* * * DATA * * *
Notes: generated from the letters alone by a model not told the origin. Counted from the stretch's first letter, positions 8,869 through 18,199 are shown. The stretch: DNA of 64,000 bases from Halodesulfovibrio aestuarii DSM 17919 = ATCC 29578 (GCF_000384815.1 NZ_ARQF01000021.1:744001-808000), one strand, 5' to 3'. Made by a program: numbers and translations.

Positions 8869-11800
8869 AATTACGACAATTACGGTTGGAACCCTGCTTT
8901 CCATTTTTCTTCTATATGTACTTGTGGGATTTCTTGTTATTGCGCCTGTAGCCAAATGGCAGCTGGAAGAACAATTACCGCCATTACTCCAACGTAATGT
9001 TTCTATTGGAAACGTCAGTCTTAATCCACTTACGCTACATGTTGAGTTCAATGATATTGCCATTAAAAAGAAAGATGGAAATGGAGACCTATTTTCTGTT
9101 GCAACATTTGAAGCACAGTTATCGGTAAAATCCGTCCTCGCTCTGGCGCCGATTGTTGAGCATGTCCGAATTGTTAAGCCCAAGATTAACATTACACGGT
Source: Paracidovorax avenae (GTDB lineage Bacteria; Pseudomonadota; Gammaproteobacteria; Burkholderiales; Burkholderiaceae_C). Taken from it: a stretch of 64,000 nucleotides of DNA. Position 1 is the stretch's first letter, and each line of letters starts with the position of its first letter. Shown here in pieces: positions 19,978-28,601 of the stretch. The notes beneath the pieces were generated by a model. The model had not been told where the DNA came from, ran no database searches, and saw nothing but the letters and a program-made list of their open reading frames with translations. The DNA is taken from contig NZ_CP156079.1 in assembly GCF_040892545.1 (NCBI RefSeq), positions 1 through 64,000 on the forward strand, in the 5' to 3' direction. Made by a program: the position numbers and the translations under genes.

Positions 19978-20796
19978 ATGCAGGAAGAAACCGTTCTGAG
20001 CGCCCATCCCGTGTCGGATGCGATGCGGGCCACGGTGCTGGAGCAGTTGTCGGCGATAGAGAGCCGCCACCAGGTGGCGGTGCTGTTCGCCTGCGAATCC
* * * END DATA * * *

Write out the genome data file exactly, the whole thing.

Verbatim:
Notes: generated from the letters alone by a model not told the origin. Counted from the stretch's first letter, positions 8,869 through 18,199 are shown. The stretch: DNA of 64,000 bases from Halodesulfovibrio aestuarii DSM 17919 = ATCC 29578 (GCF_000384815.1 NZ_ARQF01000021.1:744001-808000), one strand, 5' to 3'. Made by a program: numbers and translations.

Positions 8869-11800
8869 AATTACGACAATTACGGTTGGAACCCTGCTTT
8901 CCATTTTTCTTCTATATGTACTTGTGGGATTTCTTGTTATTGCGCCTGTAGCCAAATGGCAGCTGGAAGAACAATTACCGCCATTACTCCAACGTAATGT
9001 TTCTATTGGAAACGTCAGTCTTAATCCACTTACGCTACATGTTGAGTTCAATGATATTGCCATTAAAAAGAAAGATGGAAATGGAGACCTATTTTCTGTT
9101 GCAACATTTGAAGCACAGTTATCGGTAAAATCCGTCCTCGCTCTGGCGCCGATTGTTGAGCATGTCCGAATTGTTAAGCCCAAGATTAACATTACACGGT
Source: Paracidovorax avenae (GTDB lineage Bacteria; Pseudomonadota; Gammaproteobacteria; Burkholderiales; Burkholderiaceae_C). Taken from it: a stretch of 64,000 nucleotides of DNA. Position 1 is the stretch's first letter, and each line of letters starts with the position of its first letter. Shown here in pieces: positions 19,978-28,601 of the stretch. The notes beneath the pieces were generated by a model. The model had not been told where the DNA came from, ran no database searches, and saw nothing but the letters and a program-made list of their open reading frames with translations. The DNA is taken from contig NZ_CP156079.1 in assembly GCF_040892545.1 (NCBI RefSeq), positions 1 through 64,000 on the forward strand, in the 5' to 3' direction. Made by a program: the position numbers and the translations under genes.

Positions 19978-20796
19978 ATGCAGGAAGAAACCGTTCTGAG
20001 CGCCCATCCCGTGTCGGATGCGATGCGGGCCACGGTGCTGGAGCAGTTGTCGGCGATAGAGAGCCGCCACCAGGTGGCGGTGCTGTTCGCCTGCGAATCC